4

The third and fourth items of the Manifesto for Agile Software Development

  1. Customer collaboration over contract negotiation
  2. Responding to change over following a plan

What's the difference between these two?

If the fourth means "incremental delivery with some willingness to pivot, instead of big design up front", then what does the third mean?

Is the third the same as the fourth ...

  • Is the (deprecated) "contract negotiation" the same as "following a plan" -- meaning "big design up front"?
  • And "collaboration" and "responding" -- are they kind of the same thing as each other too?

... or different?

I welcome your explanation, even a reference to one of the original authors explaining it.

5

First I'd like to say that the points in the manifesto are not mutually exclusive (e.g.: working product over docs might also overlap with collaboration over contracts)

Having said that, I think the best way to explain where points 3 and 4 don't overlap is by example

In an overly contractual setting each party will usually defend their rights even if it is at their own expense to ensure that the other party knows that they won't tolerate any infringement of their rights. Obviously in a collaborative environment these sort of stances are less likely to be taken.

For example let's say the contract stipulates that all severity 5 defects are resolved in no more than a month, and the vendor hits a really tricky issue that would take months of man effort to resolve. The customer can then chose one of several paths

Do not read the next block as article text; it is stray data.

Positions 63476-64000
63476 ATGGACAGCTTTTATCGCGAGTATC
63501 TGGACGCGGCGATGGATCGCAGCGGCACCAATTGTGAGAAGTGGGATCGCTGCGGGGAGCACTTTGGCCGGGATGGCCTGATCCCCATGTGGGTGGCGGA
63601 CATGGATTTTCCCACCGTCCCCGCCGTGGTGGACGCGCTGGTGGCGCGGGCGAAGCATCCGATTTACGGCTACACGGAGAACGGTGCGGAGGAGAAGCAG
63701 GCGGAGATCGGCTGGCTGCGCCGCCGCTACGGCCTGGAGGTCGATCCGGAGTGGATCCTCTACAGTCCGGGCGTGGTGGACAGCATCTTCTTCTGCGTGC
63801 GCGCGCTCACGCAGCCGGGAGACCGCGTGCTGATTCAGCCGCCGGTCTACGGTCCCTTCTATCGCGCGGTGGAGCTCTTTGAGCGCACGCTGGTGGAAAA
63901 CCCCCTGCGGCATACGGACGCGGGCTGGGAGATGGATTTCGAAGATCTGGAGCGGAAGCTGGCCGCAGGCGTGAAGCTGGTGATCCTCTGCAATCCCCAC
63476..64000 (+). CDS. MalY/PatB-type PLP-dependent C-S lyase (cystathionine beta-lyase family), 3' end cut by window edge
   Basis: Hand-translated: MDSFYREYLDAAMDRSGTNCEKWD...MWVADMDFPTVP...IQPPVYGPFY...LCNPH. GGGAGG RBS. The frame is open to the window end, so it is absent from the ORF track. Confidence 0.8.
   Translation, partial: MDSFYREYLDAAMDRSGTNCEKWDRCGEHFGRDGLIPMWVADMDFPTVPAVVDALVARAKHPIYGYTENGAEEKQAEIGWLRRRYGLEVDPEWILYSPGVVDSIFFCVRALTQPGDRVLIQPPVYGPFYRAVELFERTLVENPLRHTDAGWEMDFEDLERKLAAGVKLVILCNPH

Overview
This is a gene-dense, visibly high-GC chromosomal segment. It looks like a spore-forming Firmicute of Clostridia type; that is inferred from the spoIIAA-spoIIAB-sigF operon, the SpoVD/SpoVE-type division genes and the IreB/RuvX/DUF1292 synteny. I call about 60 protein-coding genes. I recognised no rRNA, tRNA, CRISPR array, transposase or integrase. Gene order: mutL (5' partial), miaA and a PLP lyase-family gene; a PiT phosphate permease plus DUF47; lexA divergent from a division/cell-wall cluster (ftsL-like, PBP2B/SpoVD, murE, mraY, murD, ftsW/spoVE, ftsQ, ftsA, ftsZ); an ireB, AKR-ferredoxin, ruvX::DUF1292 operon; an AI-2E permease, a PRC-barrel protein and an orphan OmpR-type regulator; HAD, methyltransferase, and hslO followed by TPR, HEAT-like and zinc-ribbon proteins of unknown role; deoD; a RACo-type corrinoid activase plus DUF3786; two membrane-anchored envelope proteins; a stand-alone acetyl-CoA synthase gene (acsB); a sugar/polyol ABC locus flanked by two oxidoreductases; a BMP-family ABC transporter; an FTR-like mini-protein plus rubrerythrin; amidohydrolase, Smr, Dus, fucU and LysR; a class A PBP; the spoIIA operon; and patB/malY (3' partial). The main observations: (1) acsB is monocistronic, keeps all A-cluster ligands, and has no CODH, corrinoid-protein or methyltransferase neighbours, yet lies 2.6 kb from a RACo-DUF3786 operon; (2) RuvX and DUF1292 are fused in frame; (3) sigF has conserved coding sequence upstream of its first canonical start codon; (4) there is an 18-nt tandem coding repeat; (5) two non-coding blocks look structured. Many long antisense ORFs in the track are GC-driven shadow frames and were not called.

• They could just drop the clause as a vendor that stays in business is better able to support the customer than one that is out of business :)
  • They could come to some other arrangement such delivering some feature enhancements which provide additional value to the customer instead of focusing on a low severity defect which doesn't really impact them
  • Or they can go for the overly contractual route and insist on the issue being resolved no matter the impact to both parties.

From experience the last path usually ends up hurting everyone, as the vendor is squeezed they spend less on improving the quality of the product, leading to more dissatisfaction leading to a more aggressive customer posture leading to more squeezing. A never ending cycle :(

Hope that illustrates the point

  • Nice example, I'd add one line for the optimal case where the customer is willing to slightly change the feature affected by the defect in a way that makes solving the defect super-easy instead of going by the contract. Then it becomes also clear that both points help each other, as it is much easier to react to external change in such a collaborative environment. – Frank Hopkins Jan 21 at 12:38
4

Scott Duncan write a short book called "Understanding Agile Values & Principles: An Examination of the Agile Manifesto", published by InfoQ and freely available in PDF format, that takes a deep dive into the Manifesto for Agile Software Development and its values and principles. What follows is a summary of his thinking.